Liquids Day

Welcome to Liquids Day.

This is day 1 in the series of Properties of Materials Days.

These are your objectives for today:

a. You will know that some materials will dissolve in liquid to form a solution, and describe how to recover a substance from a solution.
b. You will use knowledge of liquids to decide how mixtures might be separated, including through filtering and evaporating.
c. You will demonstrate that dissolving, mixing and changes of state are reversible changes.

Session One – Technical Stuff (a, b, c)

Most of these words have other not-so-scientific meanings too.

Matter is the physical part of the universe.

State of Matter means one of the four principal conditions in which matter exists: solid, liquid, gas, and plasma

(An aside note: Plasma (from Ancient Greek πλάσμα​, meaning ‘moldable substance’) is one of the four states of matter. Plasma can be artificially generated by heating or subjecting a neutral gas to a strong electromagnetic field. Neon signs and lightning are examples of partially ionized plasma.)

A liquid is matter which is not solid but which flows and can be poured, for example water.

The separation of two or more things is the fact that they become separate, and are not linked.

Reversible means capable of returning to an original condition.

A solution is a specific type of mixture in which a solid substance has been dissolved into a liquid.

  • The solute is the substance that is being dissolved by another substance.
  • The solvent is the substance that dissolves the other substance.

Dissolution is the act or process of dissolving. If a substance dissolves in liquid or if you dissolve it, it becomes mixed with the liquid and disappears.

Evaporation is when a liquid changes to a gas due to an increase in temperature.

Filtration is the passage of liquid through a filter or other material that prevents passage of certain molecules, particles, or substances.

Shopping List:

  • 5 clear glass containers (such as mason jars)
  • metal spoons to stir
  • measuring cups and spoons
  • cheap salt
  • clear soda (Sprite or 7up)
  • lemon juice
  • white vinegar
  • hydrogen peroxide
  • cheap oil (vegetable or sunflower)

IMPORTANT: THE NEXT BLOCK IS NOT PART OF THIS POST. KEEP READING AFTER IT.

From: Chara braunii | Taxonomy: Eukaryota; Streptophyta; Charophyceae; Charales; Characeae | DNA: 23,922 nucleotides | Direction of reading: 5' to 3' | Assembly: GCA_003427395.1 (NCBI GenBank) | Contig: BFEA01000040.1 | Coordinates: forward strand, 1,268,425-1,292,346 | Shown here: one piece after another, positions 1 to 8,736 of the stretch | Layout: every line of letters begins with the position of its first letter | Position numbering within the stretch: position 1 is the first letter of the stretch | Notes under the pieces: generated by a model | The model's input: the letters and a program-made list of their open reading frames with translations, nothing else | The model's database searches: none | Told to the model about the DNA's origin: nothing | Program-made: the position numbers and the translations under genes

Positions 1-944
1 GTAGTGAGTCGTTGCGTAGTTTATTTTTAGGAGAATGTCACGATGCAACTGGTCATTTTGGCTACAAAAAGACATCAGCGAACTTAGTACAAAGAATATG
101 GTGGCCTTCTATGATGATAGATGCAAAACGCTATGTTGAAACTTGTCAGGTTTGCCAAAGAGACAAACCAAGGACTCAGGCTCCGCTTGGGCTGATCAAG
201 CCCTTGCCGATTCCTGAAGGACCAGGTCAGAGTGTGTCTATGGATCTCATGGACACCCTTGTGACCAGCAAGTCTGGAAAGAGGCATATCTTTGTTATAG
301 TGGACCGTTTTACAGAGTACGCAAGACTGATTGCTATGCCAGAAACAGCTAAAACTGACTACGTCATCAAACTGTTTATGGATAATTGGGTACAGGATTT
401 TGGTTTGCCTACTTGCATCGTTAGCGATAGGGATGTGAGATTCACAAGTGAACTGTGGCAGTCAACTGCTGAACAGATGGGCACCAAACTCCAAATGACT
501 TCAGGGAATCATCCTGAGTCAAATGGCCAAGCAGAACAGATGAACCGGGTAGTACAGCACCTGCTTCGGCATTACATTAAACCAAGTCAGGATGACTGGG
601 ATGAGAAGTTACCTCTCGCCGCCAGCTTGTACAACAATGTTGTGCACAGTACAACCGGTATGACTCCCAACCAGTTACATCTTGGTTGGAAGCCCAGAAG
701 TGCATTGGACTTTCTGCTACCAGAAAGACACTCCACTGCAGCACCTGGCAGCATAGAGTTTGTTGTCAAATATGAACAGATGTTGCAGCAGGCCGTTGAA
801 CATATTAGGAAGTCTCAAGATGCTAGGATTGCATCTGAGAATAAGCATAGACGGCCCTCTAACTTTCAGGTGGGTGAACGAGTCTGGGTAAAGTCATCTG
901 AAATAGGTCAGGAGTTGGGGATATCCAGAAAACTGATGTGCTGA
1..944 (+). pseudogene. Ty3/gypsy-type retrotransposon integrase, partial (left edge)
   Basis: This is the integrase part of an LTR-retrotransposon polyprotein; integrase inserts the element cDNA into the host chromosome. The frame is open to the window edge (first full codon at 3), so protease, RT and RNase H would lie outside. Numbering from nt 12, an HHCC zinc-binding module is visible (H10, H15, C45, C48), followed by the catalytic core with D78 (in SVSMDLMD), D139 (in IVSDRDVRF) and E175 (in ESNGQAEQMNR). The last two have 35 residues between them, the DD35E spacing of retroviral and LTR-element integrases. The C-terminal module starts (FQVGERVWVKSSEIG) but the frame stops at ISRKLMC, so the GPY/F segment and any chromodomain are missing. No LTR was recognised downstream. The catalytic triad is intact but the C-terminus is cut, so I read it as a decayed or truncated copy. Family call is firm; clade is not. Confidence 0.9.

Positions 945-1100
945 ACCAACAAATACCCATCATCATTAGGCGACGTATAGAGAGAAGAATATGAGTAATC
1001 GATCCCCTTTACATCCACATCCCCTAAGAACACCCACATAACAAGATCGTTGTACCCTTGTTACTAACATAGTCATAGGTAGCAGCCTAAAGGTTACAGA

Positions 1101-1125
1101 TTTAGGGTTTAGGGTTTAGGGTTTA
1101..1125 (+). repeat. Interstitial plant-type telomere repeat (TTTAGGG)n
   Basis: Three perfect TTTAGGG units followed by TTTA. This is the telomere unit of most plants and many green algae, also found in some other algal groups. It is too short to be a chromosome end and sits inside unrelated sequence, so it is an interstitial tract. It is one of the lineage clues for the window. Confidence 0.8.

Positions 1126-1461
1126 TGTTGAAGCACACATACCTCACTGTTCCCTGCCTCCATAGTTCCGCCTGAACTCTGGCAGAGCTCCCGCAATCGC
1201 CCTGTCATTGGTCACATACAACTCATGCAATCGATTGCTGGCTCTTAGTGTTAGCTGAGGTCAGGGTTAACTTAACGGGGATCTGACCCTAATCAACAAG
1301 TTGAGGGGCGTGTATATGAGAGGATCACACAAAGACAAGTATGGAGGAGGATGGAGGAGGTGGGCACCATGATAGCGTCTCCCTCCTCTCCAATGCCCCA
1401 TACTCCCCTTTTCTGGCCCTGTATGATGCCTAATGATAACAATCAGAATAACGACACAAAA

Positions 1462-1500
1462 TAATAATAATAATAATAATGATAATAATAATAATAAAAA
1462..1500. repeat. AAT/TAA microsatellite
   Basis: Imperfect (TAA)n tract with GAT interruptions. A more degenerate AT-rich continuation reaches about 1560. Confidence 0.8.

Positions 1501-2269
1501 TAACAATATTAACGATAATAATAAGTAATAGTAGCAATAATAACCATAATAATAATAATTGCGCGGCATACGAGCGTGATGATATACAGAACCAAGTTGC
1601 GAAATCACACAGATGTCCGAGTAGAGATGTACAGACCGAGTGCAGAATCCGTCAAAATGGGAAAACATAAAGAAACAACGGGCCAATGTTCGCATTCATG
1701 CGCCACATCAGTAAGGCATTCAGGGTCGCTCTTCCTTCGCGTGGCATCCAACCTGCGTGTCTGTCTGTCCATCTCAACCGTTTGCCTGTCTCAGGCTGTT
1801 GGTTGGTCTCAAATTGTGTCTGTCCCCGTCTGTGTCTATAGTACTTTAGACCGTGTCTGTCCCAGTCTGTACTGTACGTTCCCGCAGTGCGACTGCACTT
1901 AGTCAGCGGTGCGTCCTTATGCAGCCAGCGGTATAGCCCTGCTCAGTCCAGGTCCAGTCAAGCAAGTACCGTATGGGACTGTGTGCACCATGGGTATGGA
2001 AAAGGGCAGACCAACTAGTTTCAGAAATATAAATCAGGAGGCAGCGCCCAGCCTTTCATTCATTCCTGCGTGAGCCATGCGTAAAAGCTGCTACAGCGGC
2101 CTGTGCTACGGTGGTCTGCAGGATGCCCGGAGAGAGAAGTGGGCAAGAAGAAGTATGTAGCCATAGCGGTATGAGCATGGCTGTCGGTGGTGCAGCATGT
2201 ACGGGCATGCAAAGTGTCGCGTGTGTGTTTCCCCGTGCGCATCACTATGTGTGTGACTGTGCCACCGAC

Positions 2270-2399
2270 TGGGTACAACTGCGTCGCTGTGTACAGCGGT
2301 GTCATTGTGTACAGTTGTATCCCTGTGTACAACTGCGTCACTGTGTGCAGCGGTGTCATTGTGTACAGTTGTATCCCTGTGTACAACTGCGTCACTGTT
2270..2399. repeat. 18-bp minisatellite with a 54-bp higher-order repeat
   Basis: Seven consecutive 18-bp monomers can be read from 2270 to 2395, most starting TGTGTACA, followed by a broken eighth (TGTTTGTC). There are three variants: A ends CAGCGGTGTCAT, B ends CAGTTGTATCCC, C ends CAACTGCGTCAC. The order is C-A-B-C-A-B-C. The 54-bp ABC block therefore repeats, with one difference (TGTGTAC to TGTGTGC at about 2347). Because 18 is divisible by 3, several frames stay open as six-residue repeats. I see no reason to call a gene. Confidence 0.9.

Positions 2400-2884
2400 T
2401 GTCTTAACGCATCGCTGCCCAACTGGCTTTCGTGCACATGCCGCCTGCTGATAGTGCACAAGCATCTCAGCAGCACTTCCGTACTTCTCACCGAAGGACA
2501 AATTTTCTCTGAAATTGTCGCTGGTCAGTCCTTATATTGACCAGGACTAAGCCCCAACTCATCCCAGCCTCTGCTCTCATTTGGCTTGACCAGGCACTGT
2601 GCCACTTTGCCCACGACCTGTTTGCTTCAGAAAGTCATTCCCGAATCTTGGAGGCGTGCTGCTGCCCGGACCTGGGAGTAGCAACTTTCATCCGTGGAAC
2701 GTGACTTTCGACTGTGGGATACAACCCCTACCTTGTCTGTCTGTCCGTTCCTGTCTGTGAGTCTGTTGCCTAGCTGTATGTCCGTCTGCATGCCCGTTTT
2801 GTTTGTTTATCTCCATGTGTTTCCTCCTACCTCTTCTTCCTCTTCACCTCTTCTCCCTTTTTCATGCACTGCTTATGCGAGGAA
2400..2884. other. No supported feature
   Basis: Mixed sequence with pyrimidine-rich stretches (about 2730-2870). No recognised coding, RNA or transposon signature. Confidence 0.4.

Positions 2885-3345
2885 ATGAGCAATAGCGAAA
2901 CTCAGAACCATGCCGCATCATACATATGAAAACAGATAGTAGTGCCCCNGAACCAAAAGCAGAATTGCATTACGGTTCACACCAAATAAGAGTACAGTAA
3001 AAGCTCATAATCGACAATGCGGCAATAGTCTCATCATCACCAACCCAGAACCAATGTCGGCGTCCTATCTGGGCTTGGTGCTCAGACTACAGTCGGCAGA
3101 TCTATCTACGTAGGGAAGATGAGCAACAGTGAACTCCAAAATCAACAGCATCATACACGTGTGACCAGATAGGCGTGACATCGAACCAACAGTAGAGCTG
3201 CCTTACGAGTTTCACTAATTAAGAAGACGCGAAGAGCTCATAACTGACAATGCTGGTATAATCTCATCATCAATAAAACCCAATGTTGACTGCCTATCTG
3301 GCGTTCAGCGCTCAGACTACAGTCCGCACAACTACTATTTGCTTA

• high sugar content candy (Skittles or Nerds)
  • activated charcoal (from the fire pit?)
  • soil
  • lake water
  • epson salts
  • plant pots
  • sticky labels or similar

Session Two – Dissolving Salt (a, c)

Salt is a mineral composed primarily of sodium chloride (NaCl), a chemical compound. Salt in its natural form as a crystalline mineral is known as rock salt or halite. Salt is present in vast quantities in seawater, where it is the main mineral. The open ocean has about 35 grams (1.2 oz) of solids per liter of sea water. This means the salinity of the ocean is of 3.5%.

hypothesis (plural hypotheses) is a proposed explanation. For a hypothesis to be a scientific hypothesis, the scientific method requires that one can test it. Scientists generally base scientific hypotheses on previous observations. 


Experiment One: Dissolving Salt.

  1. Question – Is there a limit to how much salt will dissolve in water?
  2. You have been provided with small containers, salt, measuring spoons, stirrers, and water. How will you answer this question?
  3. Use this Scientific Method Graphic Organiser to plan out your experiment. Complete the first two sections.
  4. Carry out your experiment.
  5. Complete the Scientific Method Graphic Organiser.

Note – when no more salt can be dissolved the solution is saturated.

Session Three – Dissolving Sugar (a, c)

Sugar is the generic name for sweet-tasting, soluble carbohydrates, many of which are used in food. The various types of sugar are derived from different sources. There are simple sugars such as glucose and fructose, and complex sugars such as “Table sugar” which is glucose and fructose joined together.

Using a Control

A control is a standard which is used to compare other things against. Not all science experiments require a control, but many do. You will need to make your own control. Here is an example of a control in a growing experiment: